Thursday, November 15, 2007

Embracing Objections

If you find yourself constantly dealing with or dreading objections late in the buying cycle then there's something you're not doing early in the buying cycle: you're not creating objections. You should be.

Embracing Objections:
Stress is caused by the things you don't do. One of the largest sources of stress among those who do not see themselves as natural salespeople is the conversations they are avoiding. An objection is a little like bad news in the investment world: if it exists, you want to hear it as soon as possible. If you ignore it, it only gets worse.

The Race to Object:
Once you become aware of the potential objection consider yourself in a race to see which party can first serve it up to the other to address. Let's say that you, the buyer, beat me, the seller, to the price objection - you get it on the table first. I can try to convince you that the objection is not real, or I can share my concern and try to hand it back to you. “I have the same concern. Reengineering your entire business development approach is not a trivial investment. It's a sound investment, but my experience is that of firms the size of yours, not all can afford my fee, which I require in advance.”

The Common Mistakes:
The wrong way for me to respond to your objection is the way I typically responded throughout the early part of my career: defer (“Let's not worry about price right now – I'm sure we can work something out if we get that far,”) cave (“I might be able to lower my fee,”) or shamelessly convince (“You really need to make this investment. Isn't there some way you can come up with the money?”)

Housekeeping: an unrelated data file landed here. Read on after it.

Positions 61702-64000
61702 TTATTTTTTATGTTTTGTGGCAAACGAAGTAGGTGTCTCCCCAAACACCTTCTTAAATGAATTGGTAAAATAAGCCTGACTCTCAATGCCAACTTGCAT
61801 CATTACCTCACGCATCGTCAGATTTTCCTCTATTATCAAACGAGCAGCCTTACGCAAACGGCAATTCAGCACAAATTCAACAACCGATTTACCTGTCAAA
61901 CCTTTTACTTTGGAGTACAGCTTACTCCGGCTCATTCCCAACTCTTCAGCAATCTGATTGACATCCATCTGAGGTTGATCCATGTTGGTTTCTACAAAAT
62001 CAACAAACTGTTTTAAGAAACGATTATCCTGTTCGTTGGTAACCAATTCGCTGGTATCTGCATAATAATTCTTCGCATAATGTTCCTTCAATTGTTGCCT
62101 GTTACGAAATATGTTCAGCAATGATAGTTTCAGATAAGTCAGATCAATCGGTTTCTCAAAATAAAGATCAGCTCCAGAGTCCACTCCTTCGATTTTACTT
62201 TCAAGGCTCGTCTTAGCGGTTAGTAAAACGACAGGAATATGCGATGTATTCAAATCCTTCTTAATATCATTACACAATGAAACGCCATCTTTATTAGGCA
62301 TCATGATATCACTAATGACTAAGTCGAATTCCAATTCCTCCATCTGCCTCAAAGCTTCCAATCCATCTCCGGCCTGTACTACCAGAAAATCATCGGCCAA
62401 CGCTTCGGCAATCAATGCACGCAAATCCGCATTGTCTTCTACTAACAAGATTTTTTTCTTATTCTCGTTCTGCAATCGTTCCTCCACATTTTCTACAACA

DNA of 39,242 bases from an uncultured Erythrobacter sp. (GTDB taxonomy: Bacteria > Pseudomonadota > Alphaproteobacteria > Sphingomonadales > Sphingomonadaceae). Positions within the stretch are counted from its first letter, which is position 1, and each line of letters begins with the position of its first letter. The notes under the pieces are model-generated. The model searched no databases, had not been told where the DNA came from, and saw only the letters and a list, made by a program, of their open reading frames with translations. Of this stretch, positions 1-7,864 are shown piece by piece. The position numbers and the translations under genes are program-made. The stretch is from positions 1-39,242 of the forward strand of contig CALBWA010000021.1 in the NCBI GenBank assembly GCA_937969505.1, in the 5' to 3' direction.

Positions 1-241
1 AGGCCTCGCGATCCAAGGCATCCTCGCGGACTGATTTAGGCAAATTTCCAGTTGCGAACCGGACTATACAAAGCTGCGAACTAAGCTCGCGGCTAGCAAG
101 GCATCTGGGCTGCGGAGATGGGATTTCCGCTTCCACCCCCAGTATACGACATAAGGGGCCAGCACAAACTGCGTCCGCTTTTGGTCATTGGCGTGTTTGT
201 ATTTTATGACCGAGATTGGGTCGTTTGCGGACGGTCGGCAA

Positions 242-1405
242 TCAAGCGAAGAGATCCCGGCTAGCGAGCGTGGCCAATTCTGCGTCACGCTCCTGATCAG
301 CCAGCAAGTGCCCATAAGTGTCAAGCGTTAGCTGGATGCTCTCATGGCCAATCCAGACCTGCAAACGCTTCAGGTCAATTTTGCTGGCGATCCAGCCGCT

It may seem counterintuitive to create objections when you see yourself in the business of overcoming them, but look at it this way: the objections are there anyway, and somebody has to address them. Why not ask the client to do it?

Just ask early. Start looking for reasons why it might not make sense to work together as early into the relationship as possible and then ask the client to address them before he asks the same of you. You'll find out which objections can be dealt with and which might be cause to part company.

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